There’s still time to follow Ariadne’s mythic thread winding back through Limassol’s long and fascinating past. A temporary exhibition, “Amathous of Cyprus, a city most ancient” at Limassol Archaeological Museum is due to close on 7th July 2017. Cultural explorers and the interested visitor, alike, may even wish to pick up the thread of Athenian legend, themselves.
Just a short distance from the Londa Beach Hotel, the fabled temples of Aphrodite and Adonis may be reimagined among the excavated remains of Amathous, which is also linked to the legend of Ariadne. In Athenian myth, Amathous is where Ariadne fell in love at first sight with Theseus, who had come to slay the Minotaur. Ariadne helped Theseus in his quest by giving him a sword and a ball of thread, so that he could find his way out of the Minotaur’s labyrinth.
Of course, there is no such difficulty for Londa guests to find their way to and around the nearby site, which has free access to explore among the pillars, pediments and pottery shards of Limassol’s own eternal city.
Fascinating story of the public and private life of its citizens
It was in 2014, that the Department of Antiquities, Ministry of Communications and Works, in collaboration with the French School at Athens announced the completion of a 40 year archaeological investigation into the ancient, inner harbour city of Amathous. The area is located amongst sandy dunes – the Greek name for “sand” being ammos, which was adopted for the ancient kingdom. While the origins are unclear, Amathous is known to have been inhabited since at least 1050BC.
The exhibition, which opened last October, covers the region’s long history along four different “Ariadne threads” of its own for visitors to follow. The history of Amathous is retold right up to the first centuries of the Christian period through the fascinating story of the public and private life of its citizens, their evolving rituals and customs, and commercial and cultural exchanges.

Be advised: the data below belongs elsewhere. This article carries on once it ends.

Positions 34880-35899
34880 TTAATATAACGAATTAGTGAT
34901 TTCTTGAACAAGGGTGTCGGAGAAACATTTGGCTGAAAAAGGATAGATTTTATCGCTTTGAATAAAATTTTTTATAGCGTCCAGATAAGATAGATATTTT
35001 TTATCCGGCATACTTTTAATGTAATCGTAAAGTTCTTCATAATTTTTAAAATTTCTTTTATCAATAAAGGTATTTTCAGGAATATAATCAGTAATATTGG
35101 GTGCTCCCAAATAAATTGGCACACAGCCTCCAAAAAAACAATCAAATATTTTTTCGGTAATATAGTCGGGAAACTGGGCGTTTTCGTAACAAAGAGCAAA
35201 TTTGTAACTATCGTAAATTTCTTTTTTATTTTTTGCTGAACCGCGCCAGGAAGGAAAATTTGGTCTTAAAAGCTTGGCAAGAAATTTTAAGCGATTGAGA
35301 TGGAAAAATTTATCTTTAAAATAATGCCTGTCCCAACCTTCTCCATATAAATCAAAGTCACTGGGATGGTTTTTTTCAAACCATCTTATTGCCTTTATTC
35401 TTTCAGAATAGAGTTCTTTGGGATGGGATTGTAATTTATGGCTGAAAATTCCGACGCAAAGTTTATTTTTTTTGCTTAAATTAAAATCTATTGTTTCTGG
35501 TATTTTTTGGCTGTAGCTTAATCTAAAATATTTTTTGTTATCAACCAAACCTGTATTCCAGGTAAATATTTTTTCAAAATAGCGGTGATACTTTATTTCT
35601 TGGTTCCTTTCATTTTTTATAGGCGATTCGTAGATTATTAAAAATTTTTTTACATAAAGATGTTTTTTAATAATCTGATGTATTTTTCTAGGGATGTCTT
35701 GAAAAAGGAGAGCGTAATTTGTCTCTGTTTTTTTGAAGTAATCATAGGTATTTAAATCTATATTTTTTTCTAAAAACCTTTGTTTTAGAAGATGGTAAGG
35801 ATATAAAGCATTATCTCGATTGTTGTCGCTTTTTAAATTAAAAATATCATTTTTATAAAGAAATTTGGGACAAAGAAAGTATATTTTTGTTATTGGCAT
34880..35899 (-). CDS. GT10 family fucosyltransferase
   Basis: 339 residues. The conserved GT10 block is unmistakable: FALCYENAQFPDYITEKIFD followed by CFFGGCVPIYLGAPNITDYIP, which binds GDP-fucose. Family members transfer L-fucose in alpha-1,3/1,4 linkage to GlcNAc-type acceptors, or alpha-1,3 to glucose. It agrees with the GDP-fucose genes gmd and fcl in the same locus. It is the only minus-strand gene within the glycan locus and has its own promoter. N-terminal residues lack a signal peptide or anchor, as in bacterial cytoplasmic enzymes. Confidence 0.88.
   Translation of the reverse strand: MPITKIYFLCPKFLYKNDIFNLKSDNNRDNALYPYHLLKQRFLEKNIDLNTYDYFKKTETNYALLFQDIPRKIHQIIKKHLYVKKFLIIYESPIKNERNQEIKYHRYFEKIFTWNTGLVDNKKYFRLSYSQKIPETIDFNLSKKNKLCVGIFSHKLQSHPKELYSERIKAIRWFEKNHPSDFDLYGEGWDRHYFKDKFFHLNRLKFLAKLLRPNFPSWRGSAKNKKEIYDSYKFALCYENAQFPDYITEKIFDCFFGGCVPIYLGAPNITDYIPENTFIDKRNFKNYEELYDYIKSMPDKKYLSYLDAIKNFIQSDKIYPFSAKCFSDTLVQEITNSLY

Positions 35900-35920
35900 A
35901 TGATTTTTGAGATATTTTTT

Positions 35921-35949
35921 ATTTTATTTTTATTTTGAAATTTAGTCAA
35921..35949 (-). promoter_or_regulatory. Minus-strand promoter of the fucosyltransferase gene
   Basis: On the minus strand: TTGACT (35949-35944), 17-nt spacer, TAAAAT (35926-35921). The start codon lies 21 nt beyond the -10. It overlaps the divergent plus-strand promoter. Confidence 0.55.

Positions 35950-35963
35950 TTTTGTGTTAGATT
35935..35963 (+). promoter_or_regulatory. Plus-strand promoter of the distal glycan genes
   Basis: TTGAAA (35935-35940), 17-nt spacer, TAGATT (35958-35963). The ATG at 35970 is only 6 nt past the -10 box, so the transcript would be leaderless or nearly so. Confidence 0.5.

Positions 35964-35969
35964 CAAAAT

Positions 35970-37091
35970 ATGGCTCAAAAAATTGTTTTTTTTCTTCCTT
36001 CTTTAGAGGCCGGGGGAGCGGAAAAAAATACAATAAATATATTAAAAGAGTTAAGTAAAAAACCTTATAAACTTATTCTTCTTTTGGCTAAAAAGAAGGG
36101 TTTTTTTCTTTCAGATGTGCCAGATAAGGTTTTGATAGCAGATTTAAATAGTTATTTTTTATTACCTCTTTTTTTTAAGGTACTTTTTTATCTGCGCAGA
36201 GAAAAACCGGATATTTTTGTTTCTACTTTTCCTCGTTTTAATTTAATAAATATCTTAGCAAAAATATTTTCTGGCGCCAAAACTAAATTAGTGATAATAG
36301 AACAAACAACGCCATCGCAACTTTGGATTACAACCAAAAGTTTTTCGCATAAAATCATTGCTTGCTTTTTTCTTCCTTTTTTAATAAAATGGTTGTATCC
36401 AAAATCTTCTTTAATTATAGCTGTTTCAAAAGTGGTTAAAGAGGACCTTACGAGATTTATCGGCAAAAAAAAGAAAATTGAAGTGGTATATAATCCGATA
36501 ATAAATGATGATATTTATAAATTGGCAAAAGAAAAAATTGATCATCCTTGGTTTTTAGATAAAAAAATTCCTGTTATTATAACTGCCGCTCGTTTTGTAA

Amathous is believed to have been founded during the Iron Age by the Eteocypriots, which means “true” or “original Cypriot”. Over time, the region came to be populated in turn by the Greeks, Phoenicians, Persians, Ptolemies and the Romans. Although Amathous appears to have been abandoned in the late seventh century, it was from the medieval period that the inhabitants began to refer to Amathous as “Palia Lemesos”.
Drawing visitors from every corner of the globe
Today, modern Limassol, which is 10km east of the ancient city can still be referred to as Lemesos, and of course, is now drawing visitors from every corner of the globe. The total number of tourists in Cyprus in 2016 was 3.18 million, according to the Government of Cyprus Statistical Service, of which, an average of 13 per cent of visitors stayed in Limassol throughout the course of the year.
Of course, not every visitor will spend every moment of the day exploring the archaeology of Southern Cyprus. But for those who come to the island seeking to retrace the ancient footsteps of the Greek gods, there is an abundance of cultural delights to explore.
International Museum Day could be just the ticket to begin your journey back in time. The Cyprus Theatre Museum and the Patticheio Municipal Museum’s Historic Archive Centre of Studies of Limassol are organising “A morning walk at the museums” on Sunday 21st May 2017 from 10:00 am – 12:00 noon. Entry is free of charge but your place on the tour needs to be reserved in advance.
On the terrace of Londa’s Caprice Restaurant, relaxing at the end of your day’s journey back through Limassol’s timeline.. your eye once again wanders out across the Mediterranean skyline, tracing Ariadne’s shiny thread, half-glimpsing shadowy shapes…